The story of Iphigénie has clear comparisons with the story of Abraham and Isaac, where a god asks for the sacrifice of a child by a parent, but in this particular climate in which I write, where the world has stopped due to the COVID-19 virus, I can't help but make a comparison with this play. Iphigénie is about a stalled society, the Greeks wait for a wind to set sail for Troy, but the goddess Diane has made it clear that no wind will arrive until Agamemnon sacrifices his daughter Iphigénie. This is clearly a difficult decision for Agamemnon, where does his loyalty lie? To his family or to his country? The Greek soldiers demand the blood of Iphigénie so that they may continue with their lives, and eventually she volunteers herself to be sacrificed. Often in the plays of this period we see the struggle between the needs of the many and the needs of the few, a struggle which is all to present for us in the midst of this crisis, but the moral of Iphigénie gives us hope. Diane whisks the girl away at the moment of her sacrifice, appearing t the Greeks to tell them that her willingness to sacrifice others was all that was necessary, and now the Greeks may sail forth to Troy. For us as well, we must all be willing to sacrifice for others, and that this is the only way society may move forward.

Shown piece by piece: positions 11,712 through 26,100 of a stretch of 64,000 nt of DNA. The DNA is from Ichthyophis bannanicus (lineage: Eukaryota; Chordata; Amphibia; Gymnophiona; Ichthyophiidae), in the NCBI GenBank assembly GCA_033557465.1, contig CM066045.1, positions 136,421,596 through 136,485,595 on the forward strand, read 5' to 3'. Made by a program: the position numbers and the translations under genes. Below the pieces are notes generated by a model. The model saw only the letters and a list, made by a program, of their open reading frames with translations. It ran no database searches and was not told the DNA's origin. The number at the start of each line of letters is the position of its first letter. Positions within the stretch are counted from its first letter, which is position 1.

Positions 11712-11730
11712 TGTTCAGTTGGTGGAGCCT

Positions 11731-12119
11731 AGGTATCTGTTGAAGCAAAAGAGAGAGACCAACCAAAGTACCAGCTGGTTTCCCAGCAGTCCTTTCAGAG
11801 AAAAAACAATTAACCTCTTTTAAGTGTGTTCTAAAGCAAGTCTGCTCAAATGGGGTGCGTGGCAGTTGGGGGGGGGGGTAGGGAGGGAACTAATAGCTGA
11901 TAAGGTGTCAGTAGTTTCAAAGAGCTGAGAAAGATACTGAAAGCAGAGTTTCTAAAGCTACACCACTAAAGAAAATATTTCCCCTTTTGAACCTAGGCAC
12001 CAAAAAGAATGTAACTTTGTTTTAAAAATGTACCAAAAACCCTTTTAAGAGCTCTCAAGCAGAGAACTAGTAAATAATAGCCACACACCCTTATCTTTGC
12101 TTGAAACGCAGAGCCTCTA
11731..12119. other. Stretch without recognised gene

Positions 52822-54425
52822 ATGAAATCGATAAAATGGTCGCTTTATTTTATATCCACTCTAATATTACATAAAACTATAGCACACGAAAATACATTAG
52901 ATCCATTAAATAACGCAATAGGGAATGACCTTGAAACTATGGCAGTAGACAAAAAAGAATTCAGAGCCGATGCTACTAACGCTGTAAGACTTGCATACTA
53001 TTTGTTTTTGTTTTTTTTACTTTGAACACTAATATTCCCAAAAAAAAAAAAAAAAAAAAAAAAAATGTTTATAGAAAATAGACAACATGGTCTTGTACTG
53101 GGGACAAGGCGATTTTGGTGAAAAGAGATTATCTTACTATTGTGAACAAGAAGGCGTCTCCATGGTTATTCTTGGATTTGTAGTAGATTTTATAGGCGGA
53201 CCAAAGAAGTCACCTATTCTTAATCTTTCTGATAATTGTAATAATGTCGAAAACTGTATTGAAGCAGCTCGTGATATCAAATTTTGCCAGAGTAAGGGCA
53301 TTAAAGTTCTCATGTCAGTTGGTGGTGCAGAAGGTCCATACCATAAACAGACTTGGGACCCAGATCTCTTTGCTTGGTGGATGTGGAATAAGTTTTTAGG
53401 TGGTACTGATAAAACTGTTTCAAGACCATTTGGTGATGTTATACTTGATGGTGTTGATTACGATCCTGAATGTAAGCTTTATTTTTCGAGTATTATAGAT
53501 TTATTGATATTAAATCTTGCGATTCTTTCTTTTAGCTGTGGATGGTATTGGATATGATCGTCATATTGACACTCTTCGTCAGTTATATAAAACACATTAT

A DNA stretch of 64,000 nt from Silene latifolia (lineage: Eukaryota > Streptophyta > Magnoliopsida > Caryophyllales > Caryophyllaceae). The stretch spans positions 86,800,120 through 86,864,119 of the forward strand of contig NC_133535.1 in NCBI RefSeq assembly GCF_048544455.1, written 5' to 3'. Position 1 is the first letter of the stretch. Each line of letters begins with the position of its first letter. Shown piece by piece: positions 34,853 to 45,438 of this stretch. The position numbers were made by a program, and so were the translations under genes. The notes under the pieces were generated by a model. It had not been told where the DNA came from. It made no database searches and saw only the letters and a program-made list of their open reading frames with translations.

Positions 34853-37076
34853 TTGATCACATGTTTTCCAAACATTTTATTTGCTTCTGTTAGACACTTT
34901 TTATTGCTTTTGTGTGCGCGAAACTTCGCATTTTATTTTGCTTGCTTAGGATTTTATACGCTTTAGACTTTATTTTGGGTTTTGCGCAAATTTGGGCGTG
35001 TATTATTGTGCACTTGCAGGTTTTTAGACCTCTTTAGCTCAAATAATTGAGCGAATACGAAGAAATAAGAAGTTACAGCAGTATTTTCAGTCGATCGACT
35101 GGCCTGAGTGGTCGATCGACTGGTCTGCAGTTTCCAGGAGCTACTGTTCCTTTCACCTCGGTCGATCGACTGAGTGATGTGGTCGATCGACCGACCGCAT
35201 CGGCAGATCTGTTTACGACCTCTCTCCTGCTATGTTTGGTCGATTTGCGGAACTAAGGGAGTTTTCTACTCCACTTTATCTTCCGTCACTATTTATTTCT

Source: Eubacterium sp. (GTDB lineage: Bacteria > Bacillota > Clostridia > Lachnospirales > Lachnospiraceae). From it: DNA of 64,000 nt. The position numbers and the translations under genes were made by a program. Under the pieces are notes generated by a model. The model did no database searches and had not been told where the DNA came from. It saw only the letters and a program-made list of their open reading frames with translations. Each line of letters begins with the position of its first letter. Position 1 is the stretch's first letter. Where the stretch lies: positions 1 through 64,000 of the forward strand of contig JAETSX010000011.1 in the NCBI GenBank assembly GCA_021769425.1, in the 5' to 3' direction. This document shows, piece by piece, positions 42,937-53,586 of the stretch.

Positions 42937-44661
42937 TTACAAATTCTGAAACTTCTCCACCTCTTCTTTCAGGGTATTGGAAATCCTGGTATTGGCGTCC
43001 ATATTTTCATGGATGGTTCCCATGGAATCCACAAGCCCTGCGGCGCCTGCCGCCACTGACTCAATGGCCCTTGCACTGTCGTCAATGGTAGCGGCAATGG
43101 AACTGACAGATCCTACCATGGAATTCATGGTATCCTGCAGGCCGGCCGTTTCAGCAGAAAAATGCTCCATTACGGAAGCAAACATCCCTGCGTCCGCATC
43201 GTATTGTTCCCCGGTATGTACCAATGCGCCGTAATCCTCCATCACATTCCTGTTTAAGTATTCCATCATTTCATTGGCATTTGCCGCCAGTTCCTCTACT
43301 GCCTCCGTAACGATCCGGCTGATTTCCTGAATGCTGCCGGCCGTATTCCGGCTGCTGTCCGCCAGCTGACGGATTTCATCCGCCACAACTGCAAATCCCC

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M.A. French Literature Florida State University